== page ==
1922 – The Walker Cup was held for the first time at Southampton, NY. It is the oldest international team golf match in America.

1939 – The first successful flight of a jet-propelled airplane took place. The plane was a German Heinkel He 178.

1941 – The Football Writers Association of America was organized.

1963 – Dr. Martin Luther King, Jr., gave his “I Have a Dream” speech at a civil rights rally in Washington, DC. More than 200,000 people attended. 

1972 – Mark Spitz captured the first of his seven gold medals at the Summer Olympics in Munich, Germany. He set a world record when he completed the 200-meter butterfly in 2 minutes and 7/10ths of a second.

1981 – “The New York Daily News” published its final afternoon edition.

1990 – Iraq declared Kuwait to be its 19th province and renamed Kuwait City al-Kadhima.

1995 – The biggest bank in the U.S. was created when Chase Manhattan and Chemical Bank announced their $10 billion deal.

1996 – A divorce decree was issued for Britain’s Charles and Princess Diana. This was the official end to the 15-year marriage.

1998 – The Pakistani prime minister created new Islamic order and legal system based on the Koran.

2004 – George Brunstad, at age 70, became the oldest person to swim the English Channel. The swim from Dover, England, to Sangatte, France, took 15 hours and 59 minutes.

2008 – In China, the Shanghai World Financial Center officially opened. The observation decks opened on August 30.

2014 – Google announced its Project Wing. The project was aimed at delivering products across a city using unmanned flying vehicles.

no one should work 65 hrs/week & get paid for 40 ~ Chris, former fast-food manager

For the last three years, I worked as a manager at a local fast-food chain in Kirkland. Since I was a front-line manager, the company considered me “overtime exempt,” meaning I didn’t get paid extra if I worked over 40 hours a week.

My salary was $49k a year, so if I worked 40 hours a week, my hourly pay would be about $23.50. That’s still too low to afford a decent apartment in a housing market like Kirkland without cramming my wife and myself into a studio, so we lived about an hour away. I thought we could make it work.

But the restaurant was constantly shorthanded, and as the general manager, I was required to take on extra hours. When anything went wrong, I had to cover the shift myself. I ended up working up to 65 hours a week, plus commuting for about 10 hours a week because I couldn’t afford to live in Kirkland. When it came down to it, most weeks I ended up making less per hour than the employees I managed.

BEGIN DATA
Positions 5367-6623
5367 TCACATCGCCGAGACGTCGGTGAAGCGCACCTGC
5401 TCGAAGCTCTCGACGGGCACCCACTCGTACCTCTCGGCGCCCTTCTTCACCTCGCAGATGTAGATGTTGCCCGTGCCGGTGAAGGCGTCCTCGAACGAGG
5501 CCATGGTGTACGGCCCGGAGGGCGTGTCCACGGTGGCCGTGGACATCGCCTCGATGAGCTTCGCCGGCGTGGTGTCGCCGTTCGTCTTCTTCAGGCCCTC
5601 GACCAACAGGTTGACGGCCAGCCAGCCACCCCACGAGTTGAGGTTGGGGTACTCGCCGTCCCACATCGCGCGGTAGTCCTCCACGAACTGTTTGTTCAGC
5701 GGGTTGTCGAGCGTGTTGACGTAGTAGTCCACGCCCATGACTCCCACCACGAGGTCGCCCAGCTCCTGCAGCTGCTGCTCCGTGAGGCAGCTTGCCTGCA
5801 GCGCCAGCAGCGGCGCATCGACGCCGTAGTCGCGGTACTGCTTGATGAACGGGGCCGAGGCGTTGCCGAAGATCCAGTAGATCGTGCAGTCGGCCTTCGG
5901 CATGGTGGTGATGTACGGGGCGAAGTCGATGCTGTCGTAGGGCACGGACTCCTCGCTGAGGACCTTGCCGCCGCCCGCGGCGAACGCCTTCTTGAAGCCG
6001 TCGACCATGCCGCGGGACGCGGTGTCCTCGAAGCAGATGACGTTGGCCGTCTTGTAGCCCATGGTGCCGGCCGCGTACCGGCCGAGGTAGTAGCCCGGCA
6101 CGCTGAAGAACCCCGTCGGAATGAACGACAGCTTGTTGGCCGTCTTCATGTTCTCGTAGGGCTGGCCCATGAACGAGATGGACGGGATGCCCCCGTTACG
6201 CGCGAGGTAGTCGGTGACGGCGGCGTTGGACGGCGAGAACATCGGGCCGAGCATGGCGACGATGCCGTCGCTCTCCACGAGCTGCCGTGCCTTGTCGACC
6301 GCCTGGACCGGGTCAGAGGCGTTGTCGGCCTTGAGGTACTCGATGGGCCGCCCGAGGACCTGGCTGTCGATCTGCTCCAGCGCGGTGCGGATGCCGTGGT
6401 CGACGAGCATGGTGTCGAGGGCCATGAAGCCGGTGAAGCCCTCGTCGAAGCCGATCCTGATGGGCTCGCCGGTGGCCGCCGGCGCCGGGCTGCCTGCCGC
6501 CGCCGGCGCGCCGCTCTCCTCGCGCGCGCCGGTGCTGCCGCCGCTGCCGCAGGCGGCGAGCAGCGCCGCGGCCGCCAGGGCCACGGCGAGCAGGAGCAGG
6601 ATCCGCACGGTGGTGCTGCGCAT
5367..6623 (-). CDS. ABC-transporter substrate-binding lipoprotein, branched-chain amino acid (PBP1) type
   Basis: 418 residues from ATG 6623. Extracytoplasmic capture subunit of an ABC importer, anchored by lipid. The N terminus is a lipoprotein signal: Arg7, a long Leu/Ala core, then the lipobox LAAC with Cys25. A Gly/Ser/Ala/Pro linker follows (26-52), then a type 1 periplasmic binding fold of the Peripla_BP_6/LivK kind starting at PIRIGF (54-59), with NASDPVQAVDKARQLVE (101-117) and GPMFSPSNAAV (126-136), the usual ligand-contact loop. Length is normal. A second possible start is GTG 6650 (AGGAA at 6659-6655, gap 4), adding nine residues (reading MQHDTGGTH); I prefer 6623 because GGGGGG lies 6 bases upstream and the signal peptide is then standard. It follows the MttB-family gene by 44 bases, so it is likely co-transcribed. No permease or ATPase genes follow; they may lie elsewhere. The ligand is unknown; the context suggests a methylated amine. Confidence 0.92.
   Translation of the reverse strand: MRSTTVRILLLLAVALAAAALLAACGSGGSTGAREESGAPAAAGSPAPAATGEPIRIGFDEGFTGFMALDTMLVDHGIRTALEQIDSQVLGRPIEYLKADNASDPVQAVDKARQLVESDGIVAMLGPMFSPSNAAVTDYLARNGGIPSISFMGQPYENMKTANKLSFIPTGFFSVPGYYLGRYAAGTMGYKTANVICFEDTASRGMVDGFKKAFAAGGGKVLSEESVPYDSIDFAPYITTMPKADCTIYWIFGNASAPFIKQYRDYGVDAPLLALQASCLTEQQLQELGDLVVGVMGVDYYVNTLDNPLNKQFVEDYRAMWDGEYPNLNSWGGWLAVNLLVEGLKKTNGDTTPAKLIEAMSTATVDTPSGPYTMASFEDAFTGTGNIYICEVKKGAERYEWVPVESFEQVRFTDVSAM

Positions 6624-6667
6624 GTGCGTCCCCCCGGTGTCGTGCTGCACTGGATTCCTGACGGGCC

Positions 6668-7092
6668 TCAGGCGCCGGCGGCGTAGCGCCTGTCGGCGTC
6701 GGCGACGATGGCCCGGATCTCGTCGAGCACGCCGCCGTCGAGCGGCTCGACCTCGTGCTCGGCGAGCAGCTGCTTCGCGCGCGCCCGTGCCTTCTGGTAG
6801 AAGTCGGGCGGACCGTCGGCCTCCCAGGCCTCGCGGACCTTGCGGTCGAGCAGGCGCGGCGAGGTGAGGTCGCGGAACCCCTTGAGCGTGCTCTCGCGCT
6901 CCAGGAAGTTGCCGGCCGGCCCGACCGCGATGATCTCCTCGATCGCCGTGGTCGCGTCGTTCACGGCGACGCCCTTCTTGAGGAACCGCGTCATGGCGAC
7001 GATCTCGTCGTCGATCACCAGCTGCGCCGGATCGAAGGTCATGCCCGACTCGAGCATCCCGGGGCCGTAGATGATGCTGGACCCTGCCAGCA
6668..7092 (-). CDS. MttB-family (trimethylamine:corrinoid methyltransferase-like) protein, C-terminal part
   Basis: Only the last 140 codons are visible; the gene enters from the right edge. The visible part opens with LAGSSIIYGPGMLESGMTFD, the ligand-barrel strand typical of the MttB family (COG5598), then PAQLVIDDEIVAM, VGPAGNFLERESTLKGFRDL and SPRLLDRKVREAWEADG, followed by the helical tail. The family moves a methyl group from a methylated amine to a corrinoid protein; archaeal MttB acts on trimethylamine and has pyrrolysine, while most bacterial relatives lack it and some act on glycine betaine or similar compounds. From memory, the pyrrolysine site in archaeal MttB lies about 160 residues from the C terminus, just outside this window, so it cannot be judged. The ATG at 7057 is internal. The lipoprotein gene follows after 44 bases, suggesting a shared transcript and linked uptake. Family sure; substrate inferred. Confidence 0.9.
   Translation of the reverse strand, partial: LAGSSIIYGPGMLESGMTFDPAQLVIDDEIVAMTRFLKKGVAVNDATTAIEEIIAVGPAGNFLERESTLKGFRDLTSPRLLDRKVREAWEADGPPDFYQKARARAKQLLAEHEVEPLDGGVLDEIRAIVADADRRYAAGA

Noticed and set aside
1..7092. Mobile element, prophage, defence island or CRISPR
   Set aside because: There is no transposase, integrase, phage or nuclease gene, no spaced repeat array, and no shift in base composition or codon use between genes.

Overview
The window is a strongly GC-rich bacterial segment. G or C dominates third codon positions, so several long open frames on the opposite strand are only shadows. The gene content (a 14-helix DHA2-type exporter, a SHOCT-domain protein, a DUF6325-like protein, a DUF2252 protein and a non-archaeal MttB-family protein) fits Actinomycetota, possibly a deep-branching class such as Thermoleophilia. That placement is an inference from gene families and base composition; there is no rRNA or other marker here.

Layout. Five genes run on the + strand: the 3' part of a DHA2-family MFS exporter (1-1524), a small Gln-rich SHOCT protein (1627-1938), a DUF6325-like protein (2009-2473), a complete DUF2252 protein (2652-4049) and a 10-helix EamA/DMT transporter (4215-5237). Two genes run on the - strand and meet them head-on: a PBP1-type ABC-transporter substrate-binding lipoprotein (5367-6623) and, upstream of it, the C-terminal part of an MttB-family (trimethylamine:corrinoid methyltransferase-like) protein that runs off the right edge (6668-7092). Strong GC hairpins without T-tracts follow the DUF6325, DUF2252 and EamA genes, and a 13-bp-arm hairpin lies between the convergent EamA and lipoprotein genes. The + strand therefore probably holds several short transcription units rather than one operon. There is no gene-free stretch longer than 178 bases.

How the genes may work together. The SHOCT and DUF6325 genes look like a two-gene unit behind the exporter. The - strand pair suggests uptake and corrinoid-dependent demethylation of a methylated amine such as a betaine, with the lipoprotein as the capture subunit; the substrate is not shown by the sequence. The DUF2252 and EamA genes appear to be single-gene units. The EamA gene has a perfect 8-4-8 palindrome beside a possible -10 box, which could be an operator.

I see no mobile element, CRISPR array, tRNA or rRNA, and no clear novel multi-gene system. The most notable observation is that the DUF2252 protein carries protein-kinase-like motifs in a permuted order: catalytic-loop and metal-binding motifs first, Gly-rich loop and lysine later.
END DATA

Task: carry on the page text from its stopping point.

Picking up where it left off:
Are you classified as “overtime exempt”?

When companies classify workers like me as “overtime exempt,” they’re basically getting free labor. There were days where I’d spend 14 hours at work instead of 10 because my night cook got sick. I ran through that restaurant like a hurricane, forgetting to take breaks, forgetting to eat even when there was food right in front of me. Someone had to pick up the slack, and since I was the manager, it fell to me. But it affected the entire staff — constantly working unpaid overtime put me at odds with my crew and made me a worse manager.

My health declined significantly. I was constantly stressed. I wasn’t getting nearly enough sleep. When my mental health started declining and I became depressed, my wife told me, “Quit your job. I don’t want you to kill yourself.” And I did.

I was able to quit because I don’t have kids to take care of, or other obligations that forced me to stay in a job that wasn’t working for me. But I’ve worked in food and hospitality for a long time, and I’ve seen other salaried workers taken advantage of in the same way.

Right now, our overtime laws are so outdated that companies can pay workers less than the minimum wage just by claiming we’re “overtime exempt.” It’s absurd. No one should have to work 65 hours a week and get paid for 40.

We need to update our overtime laws in Washington to reflect the reality for workers like me. That’s why we’re asking Washington State Labor & Industries to expand overtime rights for salaried workers. But they need to hear from more workers to make their decision — so if you’re not getting paid overtime, can you click here and take five minutes to share your experiences?

— Chris, former fast food manager